Generation X

Crisis: Generation X

Generation X is the most misunderstood generation to date. Douglas Coupland attempts to make sense of what sense this generation has been left with. Due to high expectations placed upon Generation X, commonly know as "X-ers", by the successful "Baby Boomer" generation. Couplands\' writings validate his generation (Generation X) and invalidates the Baby Boomers. Generation X, Shampoo Planet, and Microserfs were written to support the invalidating of the Baby Boomer Generations.

Generation X, a brilliant portrayal of the group with no direction and no hope, tells a tale of three friends who are living the stereotypical Generation X lifestyle. Andy (main character), Dag, Claire are close friends who all work "McJobs" which is defined by Coupland as: "[a] low-pay, low-prestige, low-dignity, low-benefit, no-future job in the service sector" (Generation X, pg.5). They each are misunderstood by their parents and are seen as underachievers in a society "that has it easy." It is easy for parents of the "X-ers" to believe this because all they\'ve know is rise. Rise in population, rise in American business, and rise in overall success. These days all jobs are taken. The jobs out there are low paying and demeaning to overqualified applicants. Left only to scrap by, it is not unusual for an "X-er" to feel "Boomer Envy" described as the "envy of material wealth and long-range material security accrued by older members of the baby boom generation by virtue of fortunate births" (Generation X, pg. 21). The fortunate thing is that "X-ers" have come to realize money is not the key to life and community and commitment are what one should work towards.


In keeping the same "money isn\'t everything" slogan, Coupland executes a novel modelled after young "X-ers" who work for the most powerful Baby Boomer of them all, Bill Gates. Microserfs is depicted as a novel displaying the lives of six Microsoft employees living together, dealing with each other and dealing with their meaningless jobs. The main character [email protected] describes himself and his life as follows:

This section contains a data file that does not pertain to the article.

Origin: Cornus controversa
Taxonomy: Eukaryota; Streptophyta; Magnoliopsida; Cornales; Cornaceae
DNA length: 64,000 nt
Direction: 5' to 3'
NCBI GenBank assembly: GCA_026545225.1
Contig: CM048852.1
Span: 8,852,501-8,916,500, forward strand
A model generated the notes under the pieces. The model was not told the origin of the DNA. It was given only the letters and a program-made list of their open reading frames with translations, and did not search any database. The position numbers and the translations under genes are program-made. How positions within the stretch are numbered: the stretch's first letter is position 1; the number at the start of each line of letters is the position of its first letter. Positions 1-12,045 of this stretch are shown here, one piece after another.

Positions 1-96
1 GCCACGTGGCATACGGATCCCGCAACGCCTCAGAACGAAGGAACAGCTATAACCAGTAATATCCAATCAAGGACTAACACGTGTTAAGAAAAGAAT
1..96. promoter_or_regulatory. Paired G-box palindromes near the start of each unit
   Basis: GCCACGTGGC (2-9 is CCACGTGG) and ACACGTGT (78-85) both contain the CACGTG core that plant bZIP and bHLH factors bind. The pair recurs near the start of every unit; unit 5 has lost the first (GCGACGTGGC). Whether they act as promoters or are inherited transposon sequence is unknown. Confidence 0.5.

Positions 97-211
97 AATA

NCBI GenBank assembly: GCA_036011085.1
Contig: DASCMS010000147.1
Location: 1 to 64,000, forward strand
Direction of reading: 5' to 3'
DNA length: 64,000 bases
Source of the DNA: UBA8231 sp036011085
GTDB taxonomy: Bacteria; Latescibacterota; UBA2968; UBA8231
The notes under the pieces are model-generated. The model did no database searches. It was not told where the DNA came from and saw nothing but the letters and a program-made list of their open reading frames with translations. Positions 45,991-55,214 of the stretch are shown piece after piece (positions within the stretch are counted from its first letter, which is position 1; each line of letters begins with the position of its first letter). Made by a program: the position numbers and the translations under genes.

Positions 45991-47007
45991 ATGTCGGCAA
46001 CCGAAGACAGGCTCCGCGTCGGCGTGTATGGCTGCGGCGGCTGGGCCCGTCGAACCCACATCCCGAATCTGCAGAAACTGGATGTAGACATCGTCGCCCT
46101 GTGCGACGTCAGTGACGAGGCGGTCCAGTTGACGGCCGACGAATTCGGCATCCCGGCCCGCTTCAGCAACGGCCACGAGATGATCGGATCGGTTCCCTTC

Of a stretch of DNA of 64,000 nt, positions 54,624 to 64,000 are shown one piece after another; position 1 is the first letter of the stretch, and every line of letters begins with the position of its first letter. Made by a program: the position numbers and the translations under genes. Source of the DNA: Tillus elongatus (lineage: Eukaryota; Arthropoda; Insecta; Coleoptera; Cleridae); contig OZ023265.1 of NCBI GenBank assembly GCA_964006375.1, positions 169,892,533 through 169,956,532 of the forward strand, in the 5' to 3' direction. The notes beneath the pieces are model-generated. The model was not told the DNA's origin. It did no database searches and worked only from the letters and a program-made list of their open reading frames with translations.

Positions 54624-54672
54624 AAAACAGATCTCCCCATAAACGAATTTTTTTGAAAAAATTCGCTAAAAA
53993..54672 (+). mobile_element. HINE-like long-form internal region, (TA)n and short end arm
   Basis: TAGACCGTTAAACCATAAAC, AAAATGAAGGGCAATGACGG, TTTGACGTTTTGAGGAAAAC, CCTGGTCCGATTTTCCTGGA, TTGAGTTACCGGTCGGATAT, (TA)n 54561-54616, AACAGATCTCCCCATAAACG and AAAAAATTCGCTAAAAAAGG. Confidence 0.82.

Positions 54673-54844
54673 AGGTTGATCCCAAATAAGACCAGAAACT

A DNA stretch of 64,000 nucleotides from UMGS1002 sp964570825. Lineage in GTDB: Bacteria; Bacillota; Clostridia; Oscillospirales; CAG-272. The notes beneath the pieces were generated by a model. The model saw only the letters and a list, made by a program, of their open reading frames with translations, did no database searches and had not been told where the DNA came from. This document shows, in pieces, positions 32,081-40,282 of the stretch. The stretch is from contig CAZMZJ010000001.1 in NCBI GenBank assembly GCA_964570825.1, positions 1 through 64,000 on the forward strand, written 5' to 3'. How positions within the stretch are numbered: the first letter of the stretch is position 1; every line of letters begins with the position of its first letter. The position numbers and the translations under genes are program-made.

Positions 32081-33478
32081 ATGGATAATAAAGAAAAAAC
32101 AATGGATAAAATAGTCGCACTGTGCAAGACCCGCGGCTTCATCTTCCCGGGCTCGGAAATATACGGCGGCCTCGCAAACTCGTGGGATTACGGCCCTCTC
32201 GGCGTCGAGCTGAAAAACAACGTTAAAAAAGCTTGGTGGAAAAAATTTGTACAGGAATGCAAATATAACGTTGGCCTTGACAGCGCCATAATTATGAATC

I am a tester-a bug checker in Building Seven. I worked my way up the ladder
from Product Support Services (PSS) where I spent six months in phone purgatory in
1991 helping little old ladies format their Christmas mailing lists on Microsoft Works.

Like most Microsoft employees, I consider myself too well adjusted to be working
here, even though I am 26 and my universe consists of home, Microsoft, and Costco.
(Microserfs, pg.3)

Todd, Susan, Bug Barbecue, Michael, and Abe are the five roommates of Daniel and share the common belief or thought that they are in useless jobs and thrive to end the insanity. This is also evident in the lives of Andy, Dag, and Claire in Generation X. All three wanted to end to what had been brought upon them by their peer generation.

It is this peer generation that has created a hard life for the "X-er" to put an end to the uselessness and unimportance that they feel. The Boomers mass produced themselves to a bitter death. Succession and progression are the only two words that matters to a Boomer. Unfortunately they did not contemplate the harmful effects of their constant production and constant waste. Human beings have done more damage to the earth in the last fifty years than had -3-

been done in the previous two thousand years. It is no wonder why people have it rough these days when a thoughtless generation that destroyed an environment the way the Boomers did. It is the X Generation that realizes this and is now partaking in plans for repairing the planet for further generations to start anew.

It is unfortunate that the Boomers did not realize what they were doing to future generations and possibly we wouldn\'t be living the way we are today. Yet the Boomers feel that "X-ers" are indifferent to their surroundings and that they need to be more aware to build a constructive future. They could not be more false in their entirety. Generation X has become very aspiring and are on their way to making the future a better place to live, for themselves, their children and their retired, doubtful parental figures. Generation X is unquestionably like their parents, except for one important forgotten factor: they have the